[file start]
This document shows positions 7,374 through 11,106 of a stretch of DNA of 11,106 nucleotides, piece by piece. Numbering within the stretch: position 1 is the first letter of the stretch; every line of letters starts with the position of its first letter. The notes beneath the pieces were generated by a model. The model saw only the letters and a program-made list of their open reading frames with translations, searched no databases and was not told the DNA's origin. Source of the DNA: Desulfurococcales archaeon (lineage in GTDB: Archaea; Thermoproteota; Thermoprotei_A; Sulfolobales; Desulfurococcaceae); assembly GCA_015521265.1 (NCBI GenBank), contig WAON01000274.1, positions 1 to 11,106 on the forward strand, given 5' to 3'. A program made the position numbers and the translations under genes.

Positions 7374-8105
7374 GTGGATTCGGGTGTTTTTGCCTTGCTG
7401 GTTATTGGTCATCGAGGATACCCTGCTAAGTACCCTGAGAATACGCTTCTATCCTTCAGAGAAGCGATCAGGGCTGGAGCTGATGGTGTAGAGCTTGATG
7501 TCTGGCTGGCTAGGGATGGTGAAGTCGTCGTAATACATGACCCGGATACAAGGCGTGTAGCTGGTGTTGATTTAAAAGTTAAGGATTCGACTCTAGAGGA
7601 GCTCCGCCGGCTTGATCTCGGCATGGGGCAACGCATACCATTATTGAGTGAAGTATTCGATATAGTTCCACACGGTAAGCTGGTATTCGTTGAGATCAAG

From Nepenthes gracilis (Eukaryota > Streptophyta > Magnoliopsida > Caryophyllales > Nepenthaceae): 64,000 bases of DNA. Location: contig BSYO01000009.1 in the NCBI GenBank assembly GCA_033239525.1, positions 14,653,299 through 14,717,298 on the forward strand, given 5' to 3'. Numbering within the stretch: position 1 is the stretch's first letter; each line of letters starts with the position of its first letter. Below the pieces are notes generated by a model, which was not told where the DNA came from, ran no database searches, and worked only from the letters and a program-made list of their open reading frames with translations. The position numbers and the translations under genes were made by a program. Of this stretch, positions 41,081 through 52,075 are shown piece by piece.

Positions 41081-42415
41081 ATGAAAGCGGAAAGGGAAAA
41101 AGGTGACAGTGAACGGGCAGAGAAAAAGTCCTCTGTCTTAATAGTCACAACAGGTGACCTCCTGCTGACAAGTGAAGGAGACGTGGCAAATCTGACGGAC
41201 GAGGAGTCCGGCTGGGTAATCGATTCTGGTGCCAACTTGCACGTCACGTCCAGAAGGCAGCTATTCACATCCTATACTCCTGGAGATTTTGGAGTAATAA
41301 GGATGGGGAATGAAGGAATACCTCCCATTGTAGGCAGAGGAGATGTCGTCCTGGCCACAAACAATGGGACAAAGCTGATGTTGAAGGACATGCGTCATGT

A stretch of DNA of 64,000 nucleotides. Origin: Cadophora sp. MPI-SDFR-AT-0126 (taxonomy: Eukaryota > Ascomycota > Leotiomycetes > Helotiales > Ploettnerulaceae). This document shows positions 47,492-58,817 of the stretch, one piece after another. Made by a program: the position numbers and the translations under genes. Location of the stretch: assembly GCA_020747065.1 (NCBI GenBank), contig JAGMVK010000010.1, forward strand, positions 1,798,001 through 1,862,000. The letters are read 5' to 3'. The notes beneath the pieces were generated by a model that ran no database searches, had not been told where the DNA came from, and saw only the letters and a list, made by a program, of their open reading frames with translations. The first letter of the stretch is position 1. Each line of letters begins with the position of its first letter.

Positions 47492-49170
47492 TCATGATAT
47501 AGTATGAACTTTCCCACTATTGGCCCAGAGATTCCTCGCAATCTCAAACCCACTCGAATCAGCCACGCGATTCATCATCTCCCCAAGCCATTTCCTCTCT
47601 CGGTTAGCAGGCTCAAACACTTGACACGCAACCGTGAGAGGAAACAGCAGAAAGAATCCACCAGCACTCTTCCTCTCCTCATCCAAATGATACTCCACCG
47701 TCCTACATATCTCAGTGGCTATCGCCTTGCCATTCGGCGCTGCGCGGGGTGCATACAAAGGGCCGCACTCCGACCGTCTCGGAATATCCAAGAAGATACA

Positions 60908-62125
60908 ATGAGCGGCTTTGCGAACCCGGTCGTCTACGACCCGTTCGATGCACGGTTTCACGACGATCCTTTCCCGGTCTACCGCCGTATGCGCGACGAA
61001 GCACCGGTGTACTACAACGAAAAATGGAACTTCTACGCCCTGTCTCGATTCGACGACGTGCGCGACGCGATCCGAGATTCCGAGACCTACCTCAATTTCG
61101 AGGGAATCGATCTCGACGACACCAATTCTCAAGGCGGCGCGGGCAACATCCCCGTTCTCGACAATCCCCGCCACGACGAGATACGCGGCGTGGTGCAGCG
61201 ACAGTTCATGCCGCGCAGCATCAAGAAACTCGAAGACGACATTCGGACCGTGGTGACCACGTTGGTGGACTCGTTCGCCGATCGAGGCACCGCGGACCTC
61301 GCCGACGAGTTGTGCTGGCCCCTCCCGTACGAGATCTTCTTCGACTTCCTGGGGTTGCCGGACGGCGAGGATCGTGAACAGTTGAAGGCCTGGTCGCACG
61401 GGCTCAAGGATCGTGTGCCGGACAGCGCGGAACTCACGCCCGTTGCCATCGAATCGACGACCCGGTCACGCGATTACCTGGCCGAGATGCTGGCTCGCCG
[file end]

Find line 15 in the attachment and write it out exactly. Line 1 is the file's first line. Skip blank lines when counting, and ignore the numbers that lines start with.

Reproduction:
47492 TCATGATAT